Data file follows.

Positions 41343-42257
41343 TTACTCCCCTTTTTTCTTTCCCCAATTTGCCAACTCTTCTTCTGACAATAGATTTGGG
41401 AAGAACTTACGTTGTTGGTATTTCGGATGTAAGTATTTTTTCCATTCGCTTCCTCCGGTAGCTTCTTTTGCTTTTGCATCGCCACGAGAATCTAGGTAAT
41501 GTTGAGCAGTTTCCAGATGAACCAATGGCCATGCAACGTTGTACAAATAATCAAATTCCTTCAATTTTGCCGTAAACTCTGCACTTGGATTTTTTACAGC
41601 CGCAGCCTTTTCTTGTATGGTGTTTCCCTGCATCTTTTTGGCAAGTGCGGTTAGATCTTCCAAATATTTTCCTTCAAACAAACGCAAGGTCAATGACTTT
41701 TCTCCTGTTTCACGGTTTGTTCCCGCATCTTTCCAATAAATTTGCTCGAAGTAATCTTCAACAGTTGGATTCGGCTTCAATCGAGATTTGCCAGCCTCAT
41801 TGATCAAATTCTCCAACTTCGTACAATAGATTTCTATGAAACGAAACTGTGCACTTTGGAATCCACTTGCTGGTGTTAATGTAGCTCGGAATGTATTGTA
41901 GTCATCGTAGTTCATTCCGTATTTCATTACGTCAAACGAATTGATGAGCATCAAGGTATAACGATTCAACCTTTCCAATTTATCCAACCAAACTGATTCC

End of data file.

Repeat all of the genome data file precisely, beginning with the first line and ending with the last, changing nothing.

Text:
Positions 41343-42257
41343 TTACTCCCCTTTTTTCTTTCCCCAATTTGCCAACTCTTCTTCTGACAATAGATTTGGG
41401 AAGAACTTACGTTGTTGGTATTTCGGATGTAAGTATTTTTTCCATTCGCTTCCTCCGGTAGCTTCTTTTGCTTTTGCATCGCCACGAGAATCTAGGTAAT
41501 GTTGAGCAGTTTCCAGATGAACCAATGGCCATGCAACGTTGTACAAATAATCAAATTCCTTCAATTTTGCCGTAAACTCTGCACTTGGATTTTTTACAGC
41601 CGCAGCCTTTTCTTGTATGGTGTTTCCCTGCATCTTTTTGGCAAGTGCGGTTAGATCTTCCAAATATTTTCCTTCAAACAAACGCAAGGTCAATGACTTT
41701 TCTCCTGTTTCACGGTTTGTTCCCGCATCTTTCCAATAAATTTGCTCGAAGTAATCTTCAACAGTTGGATTCGGCTTCAATCGAGATTTGCCAGCCTCAT
41801 TGATCAAATTCTCCAACTTCGTACAATAGATTTCTATGAAACGAAACTGTGCACTTTGGAATCCACTTGCTGGTGTTAATGTAGCTCGGAATGTATTGTA
41901 GTCATCGTAGTTCATTCCGTATTTCATTACGTCAAACGAATTGATGAGCATCAAGGTATAACGATTCAACCTTTCCAATTTATCCAACCAAACTGATTCC